Chronic stable angina pectoris in coronary artery disease patients with normal sinus rhythm
Adult: In patients with contraindication to or unable to tolerate beta-blockers; or combined with beta-blockers in patients who are inadequately controlled with optimal dose of beta-blockers and whose heart rate is >60 beats/min. Usual recommended initial dose: 5 mg bid. Increase if necessary to 7.5 mg bid after 3-4 weeks. Titrate downward to 2.5-5 mg bid if patient develops bradycardia symptoms (e.g. dizziness, fatigue) or resting heart rate is persistently <50 beats/min).
Elderly: ≥75 yr old: Initiate treatment at 2.5 mg bid. Titrate up if necessary.
Renal impairment: Caution in patients with CrCl <15 ml/min.
Pregnancy, lactation, resting heart rate <60 beats/min prior to treatment, cardiogenic shock, acute myocardial infarction, severe hypotension (<90/50 mmHg), severe hepatic insufficiency, sick sinus syndrome, sino-atrial block, heart failure patients with NYHA class III-IV, pacemaker dependent, unstable angina, 3rd degree AV-block, concurrent use with potent CYP3A4 inhibitors.
Warnings / Precautions
Reduce dose if resting heart rate is persistently <50 beats/min or patient develops bradycardia symptoms during treatment; discontinue if heart rate <50 beats/min and symptoms persist. Not recommended in patient with AF or other cardiac arrhythmias that interfere with sinus node rhythm; monitor regularly for AF occurrence. Not recommended for concomitant use with heart rate reducing calcium channel blockers (e.g. diltiazem or verapamil), immediate use after a stroke or in patients with 2nd degree AV-block. Moderate hepatic insufficiency. Stop treatment if visual field deteriorates unexpectedly. Patients with retinitis pigmentosa.
Adverse Reactions
Luminous phenomena (phosphena), blurred vision, bradycardia, 1st degree AV-block, ventricular extrasystole, supraventricular extrasystoles, palpitations, headache, dizziness, nausea, constipation, diarrhoea, vertigo, dyspnoea, muscle cramps, hyperuricaemia, eosinophilia, elevated blood-creatinine.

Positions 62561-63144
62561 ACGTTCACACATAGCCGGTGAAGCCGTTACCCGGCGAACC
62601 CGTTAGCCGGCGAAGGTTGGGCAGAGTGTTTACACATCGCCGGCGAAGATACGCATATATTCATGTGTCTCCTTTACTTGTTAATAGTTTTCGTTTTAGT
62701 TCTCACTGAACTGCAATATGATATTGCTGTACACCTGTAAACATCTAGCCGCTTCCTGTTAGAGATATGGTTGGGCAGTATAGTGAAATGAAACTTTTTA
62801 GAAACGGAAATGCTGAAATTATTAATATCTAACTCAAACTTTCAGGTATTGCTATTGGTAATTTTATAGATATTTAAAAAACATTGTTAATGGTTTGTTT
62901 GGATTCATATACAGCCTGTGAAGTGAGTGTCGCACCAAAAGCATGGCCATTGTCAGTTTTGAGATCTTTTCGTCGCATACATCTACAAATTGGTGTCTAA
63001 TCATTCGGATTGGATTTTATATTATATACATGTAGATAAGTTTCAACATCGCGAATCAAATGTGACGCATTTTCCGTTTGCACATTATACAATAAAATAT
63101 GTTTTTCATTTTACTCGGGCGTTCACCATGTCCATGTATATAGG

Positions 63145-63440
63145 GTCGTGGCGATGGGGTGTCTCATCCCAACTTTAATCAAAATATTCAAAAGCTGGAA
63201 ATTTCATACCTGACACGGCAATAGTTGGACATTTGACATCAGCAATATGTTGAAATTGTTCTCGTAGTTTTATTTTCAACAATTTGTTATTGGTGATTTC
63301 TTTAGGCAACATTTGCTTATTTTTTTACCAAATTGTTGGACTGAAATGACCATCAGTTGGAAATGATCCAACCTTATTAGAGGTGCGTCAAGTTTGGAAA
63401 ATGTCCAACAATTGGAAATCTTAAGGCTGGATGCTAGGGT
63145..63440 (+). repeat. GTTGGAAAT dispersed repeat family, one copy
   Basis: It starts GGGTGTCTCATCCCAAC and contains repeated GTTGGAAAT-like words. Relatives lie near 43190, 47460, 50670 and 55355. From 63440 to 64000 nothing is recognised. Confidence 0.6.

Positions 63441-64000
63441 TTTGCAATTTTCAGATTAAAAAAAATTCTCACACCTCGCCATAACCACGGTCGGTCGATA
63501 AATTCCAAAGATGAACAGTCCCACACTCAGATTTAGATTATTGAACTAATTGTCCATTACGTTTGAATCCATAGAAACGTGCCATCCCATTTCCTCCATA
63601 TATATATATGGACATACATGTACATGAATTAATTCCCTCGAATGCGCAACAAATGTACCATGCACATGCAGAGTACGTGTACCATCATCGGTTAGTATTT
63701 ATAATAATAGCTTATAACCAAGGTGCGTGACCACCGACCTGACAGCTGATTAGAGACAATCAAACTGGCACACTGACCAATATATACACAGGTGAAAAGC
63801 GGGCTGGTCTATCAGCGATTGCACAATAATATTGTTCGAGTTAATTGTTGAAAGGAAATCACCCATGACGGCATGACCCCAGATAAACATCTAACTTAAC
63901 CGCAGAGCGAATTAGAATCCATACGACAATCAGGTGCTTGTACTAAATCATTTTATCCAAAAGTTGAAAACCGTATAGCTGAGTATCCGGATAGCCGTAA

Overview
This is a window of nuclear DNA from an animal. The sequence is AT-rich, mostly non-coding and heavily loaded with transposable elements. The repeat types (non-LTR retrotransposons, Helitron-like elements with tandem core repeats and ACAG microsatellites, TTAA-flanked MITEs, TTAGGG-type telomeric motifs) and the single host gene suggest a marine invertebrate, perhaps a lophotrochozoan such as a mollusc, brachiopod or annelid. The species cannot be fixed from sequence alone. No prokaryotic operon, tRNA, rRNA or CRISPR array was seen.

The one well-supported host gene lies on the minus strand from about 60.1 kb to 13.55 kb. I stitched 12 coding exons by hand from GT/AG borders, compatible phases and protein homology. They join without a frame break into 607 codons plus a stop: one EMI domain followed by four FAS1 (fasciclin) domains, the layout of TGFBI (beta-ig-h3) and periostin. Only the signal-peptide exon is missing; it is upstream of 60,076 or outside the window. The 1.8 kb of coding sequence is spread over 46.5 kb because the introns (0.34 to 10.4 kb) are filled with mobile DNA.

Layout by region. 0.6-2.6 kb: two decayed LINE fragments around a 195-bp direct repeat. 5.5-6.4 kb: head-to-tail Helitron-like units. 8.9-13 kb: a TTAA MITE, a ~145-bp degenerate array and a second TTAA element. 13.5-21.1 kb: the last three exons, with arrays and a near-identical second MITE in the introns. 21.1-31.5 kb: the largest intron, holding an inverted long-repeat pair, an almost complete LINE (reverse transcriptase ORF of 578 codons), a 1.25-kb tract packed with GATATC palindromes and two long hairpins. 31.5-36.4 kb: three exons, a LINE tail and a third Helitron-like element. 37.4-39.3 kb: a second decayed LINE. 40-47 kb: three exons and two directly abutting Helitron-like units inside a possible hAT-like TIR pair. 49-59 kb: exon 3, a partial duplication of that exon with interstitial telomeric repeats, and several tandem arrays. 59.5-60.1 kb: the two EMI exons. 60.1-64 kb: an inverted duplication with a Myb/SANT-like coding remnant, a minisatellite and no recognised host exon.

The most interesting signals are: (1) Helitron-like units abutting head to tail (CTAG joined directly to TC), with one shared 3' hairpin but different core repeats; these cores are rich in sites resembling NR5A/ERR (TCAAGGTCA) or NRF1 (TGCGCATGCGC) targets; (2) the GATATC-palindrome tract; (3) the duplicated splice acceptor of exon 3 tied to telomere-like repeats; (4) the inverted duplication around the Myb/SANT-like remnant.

Overdose Reactions
Severe and prolonged bradycardia.
Drug Interactions
Concomitant use with QT-prolonging drugs (e.g. quinidine, disopyramide, bepridil, sotalol, ibutilide, amiodarone, pimozide, ziprasidone, sertinole, mefloquine, halofantrine, pentamide, cisapride, erythromycin IV) is not recommended as QT prolongation may be enhanced by heart rate reduction. Concentrations may increase when used with CYP3A4 inhibitors. Use with verapamil or diltiazem (moderate CYP3A4 inhibitors) is not recommended. If used with other moderate CYP3A4 inhibitors (e.g. fluconazole), may consider starting at lower dose and with heart rate monitoring if resting heart rate >60 beats/min. Concentration may be reduced with CYP3A4 inducers (e.g. rifampicin, barbiturates, phenytoin, St John's Wort) and may require Ivabradine dose adjustment.
Potentially Fatal: Concurrent use with potent CYP3A4 inhibitors is contraindicated; e.g. azole antifungals (ketoconazole, itraconazole), macrolides (clarithromycin, erythromycin PO, josamycin, telithromycin), HIV protease inhibitors (nelfinavir, ritonavir) and nefazodone.
See Below for More ivabradine Drug Interactions
Food Interactions
Food delays absorption but increase exposure by 20-30%. Increased exposure when taken with grapefruit juice.
Mechanism of Actions
Ivabradine is a heart rate lowering agent that works through selective and specific inhibition of the cardiac pacemaker If current. If current controls the spontaneous diastolic depolarisation in the sinus node and regulate heart rate.
Absorption: Almost completely absorbed (about 90%). Absolute bioavailability: About 40% due to 1st pass effect in the gut and liver. Steady state achieved within 1 day.
Distribution: Vd: About 100 L. Protein binding: Around 70%.
Metabolism: Extensively metabolised in the liver and gut by oxidation through CYP3A4 to form major active metabolite N-desmethylated derivative (S18982) which is also metabolised by CYP3A4.
Excretion: Elimination half-life: About 2 hr. About 4% of an oral dose is excreted unchanged in the urine; metabolites are excreted to a similar extent in the urine and faeces.
Should be taken with food. (Avoid excessive consumption of grapefruit juice.)
ATC Classification
C01EB17 - ivabradine ; Belongs to the class of other cardiac preparations.
Available As
  • Ivabradine 5 mg
  • Ivabradine 7.5 mg
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